Cases heard by the United States Supreme Court are decided by a majority vote. A single justice then writes the opinion of the case, which announces the decision and explains the legal reasoning for arriving at that outcome. Justices who agree with that opinion simply attach their names to it. A justice who agrees with the outcome but disagrees with the legal reasoning can write a concurring opinion. Those who disagree with the outcome can write a dissenting opinion. Only the majority opinion becomes binding legal precedent, although dissenting and concurring opinions are often used by lawyers for making legal arguments.
Majority Opinion Definition
The majority opinion, also known as the opinion of the court, represents the view of the majority of the justices hearing the case. The legal reasoning that forms the opinion explains the law and its application to a specific case and gives guidance on the interpretation and application of laws. For example, if 5 justices vote in one direction and 4 against, the vote of the 5 becomes the majority, and one justice will write an opinion that describes why they came to that conclusion. The discussion in that opinion becomes binding on all courts in the United States as to those issues.
Dissenting Opinion Definition
A dissenting opinion is an opinion written by a justice who voted in the minority and feels strongly enough that he wants to explain why he disagrees with his colleagues. Since the dissenting opinion represents the minority position, the reasoning is not binding precedent. However, the dissenting opinion offers valuable insight into the deliberative process behind a case and articulates reasoning that future court cases could revisit.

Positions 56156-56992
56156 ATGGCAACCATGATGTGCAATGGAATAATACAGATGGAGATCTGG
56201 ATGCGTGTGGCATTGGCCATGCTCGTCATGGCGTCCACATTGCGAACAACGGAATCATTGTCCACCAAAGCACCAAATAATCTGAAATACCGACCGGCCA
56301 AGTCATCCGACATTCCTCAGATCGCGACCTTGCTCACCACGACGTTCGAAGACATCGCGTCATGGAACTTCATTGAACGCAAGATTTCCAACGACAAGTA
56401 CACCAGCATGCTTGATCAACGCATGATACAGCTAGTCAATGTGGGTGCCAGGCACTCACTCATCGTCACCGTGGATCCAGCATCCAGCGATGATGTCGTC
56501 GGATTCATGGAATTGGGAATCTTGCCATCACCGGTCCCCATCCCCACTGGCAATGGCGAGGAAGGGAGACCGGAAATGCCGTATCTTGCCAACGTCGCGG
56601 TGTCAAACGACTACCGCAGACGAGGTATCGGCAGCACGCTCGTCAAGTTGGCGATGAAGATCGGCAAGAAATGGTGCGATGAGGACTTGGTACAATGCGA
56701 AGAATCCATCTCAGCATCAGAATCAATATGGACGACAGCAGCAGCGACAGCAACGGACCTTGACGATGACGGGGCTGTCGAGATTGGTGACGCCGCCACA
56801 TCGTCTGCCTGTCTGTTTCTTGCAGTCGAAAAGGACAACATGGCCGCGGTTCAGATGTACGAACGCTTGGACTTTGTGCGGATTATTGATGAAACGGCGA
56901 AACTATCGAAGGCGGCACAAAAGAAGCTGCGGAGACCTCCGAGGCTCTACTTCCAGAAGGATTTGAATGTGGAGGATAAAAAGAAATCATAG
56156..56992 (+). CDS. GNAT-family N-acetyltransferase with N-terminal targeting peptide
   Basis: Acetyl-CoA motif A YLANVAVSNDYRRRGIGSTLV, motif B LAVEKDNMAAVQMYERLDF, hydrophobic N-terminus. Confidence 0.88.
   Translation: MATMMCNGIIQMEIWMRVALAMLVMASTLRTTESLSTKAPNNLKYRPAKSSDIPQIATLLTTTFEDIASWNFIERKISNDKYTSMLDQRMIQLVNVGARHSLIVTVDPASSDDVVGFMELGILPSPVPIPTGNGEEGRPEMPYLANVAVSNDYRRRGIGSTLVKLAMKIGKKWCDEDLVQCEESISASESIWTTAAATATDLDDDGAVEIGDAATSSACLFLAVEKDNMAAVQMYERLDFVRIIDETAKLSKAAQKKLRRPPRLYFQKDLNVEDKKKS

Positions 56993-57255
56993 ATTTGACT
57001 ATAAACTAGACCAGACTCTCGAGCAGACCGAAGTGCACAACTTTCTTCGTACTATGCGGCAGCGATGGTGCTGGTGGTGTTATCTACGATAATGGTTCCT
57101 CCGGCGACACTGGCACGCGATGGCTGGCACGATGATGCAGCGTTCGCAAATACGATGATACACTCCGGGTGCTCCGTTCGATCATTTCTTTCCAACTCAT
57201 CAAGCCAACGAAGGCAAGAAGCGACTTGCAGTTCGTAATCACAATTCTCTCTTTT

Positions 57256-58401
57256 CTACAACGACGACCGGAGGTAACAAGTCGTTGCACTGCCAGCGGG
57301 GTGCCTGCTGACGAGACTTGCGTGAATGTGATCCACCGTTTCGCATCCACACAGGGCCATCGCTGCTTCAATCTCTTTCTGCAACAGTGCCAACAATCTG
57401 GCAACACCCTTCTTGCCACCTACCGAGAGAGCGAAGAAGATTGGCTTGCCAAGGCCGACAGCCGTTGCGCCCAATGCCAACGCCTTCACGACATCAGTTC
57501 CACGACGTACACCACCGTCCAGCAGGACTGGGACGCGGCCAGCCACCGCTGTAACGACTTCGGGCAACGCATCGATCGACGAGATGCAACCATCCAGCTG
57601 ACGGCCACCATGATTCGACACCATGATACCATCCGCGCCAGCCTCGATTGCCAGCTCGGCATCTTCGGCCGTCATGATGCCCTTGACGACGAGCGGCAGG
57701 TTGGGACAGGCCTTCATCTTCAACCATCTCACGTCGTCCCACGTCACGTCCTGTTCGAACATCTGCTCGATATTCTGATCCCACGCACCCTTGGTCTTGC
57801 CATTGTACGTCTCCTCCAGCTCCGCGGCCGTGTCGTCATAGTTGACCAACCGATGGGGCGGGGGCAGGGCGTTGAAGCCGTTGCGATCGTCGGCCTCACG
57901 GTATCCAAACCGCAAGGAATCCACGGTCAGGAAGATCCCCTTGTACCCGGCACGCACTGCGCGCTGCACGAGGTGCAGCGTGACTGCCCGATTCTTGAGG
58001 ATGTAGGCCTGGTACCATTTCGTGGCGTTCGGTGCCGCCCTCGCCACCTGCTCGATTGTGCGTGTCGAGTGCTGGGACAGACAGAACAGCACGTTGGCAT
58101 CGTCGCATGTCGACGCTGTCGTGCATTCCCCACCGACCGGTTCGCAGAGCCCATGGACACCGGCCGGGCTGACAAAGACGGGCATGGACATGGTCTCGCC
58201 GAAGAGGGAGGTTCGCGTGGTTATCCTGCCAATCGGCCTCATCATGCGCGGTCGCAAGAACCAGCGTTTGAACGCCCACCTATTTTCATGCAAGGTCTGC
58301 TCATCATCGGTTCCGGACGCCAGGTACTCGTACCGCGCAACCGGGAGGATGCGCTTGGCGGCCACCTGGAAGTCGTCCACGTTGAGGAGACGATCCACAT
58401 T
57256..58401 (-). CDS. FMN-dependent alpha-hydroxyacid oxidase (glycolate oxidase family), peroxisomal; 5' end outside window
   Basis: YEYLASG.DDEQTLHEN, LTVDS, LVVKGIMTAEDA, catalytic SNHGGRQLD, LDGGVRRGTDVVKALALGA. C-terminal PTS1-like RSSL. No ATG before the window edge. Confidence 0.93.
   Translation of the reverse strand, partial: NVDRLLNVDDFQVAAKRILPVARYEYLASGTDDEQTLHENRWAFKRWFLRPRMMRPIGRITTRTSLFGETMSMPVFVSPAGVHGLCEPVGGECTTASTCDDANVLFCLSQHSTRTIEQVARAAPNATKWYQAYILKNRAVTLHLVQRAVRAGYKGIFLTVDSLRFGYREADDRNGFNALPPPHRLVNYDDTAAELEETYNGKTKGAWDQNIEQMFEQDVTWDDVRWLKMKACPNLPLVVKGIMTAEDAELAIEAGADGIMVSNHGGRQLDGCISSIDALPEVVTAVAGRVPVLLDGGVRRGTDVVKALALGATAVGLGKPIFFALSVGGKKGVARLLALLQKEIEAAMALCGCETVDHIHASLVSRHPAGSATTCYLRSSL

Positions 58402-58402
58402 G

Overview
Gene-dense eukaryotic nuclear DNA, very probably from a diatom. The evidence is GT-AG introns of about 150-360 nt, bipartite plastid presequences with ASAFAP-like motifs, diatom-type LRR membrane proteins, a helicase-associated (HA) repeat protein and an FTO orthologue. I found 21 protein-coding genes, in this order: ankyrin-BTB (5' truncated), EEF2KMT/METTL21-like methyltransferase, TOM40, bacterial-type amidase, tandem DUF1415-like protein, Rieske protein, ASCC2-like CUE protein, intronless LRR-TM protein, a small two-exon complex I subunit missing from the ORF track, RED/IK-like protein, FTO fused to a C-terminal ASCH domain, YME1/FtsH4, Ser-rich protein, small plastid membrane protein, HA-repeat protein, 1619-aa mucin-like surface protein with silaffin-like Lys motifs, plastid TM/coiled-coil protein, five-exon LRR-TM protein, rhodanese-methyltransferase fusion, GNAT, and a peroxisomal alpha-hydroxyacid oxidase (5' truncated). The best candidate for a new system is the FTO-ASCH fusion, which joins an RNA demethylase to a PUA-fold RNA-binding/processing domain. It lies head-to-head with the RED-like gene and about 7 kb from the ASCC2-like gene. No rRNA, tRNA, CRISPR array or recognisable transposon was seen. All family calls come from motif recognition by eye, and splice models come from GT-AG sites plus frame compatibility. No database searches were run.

Concurring Opinion Definition
A concurring opinion agrees with the outcome of the majority opinion but not necessarily the reasoning found in the majority opinion. The concurring opinion gives a concurring justice an opportunity to further explain the legal reasoning of a case or to offer a completely different legal reasoning for the decision. Although she agrees with the outcome, the concurring justice may feel that the majority arrived there the wrong way, and she might want to make sure that her analysis is known.
Plurality Opinion Definition
A plurality opinion announces the decision of the court but fails to get a majority of the justices to support the legal reasoning. When no single opinion gets majority support, the decision that gets the most votes and supports the majority outcome becomes the plurality opinion. Since the legal reasoning is not adopted by a majority of the justices, it is less reliable as legal precedent.
Opinions in the Circuit Courts and Higher State Courts
Any higher court in which decisions are made by a panel of justices rather than just one can have majority, dissenting, concurring and plurality opinions, including state appellate courts, state supreme courts and the U.S. circuit courts of appeal.
A concurring opinion is written by a justice who agrees with the outcome reached by the majority, but who came to that conclusion in a different way and wants to write about why. A dissenting opinion is written by a justice who disagreed with the majority and wants his disagreement known and explained. Neither are binding decisions.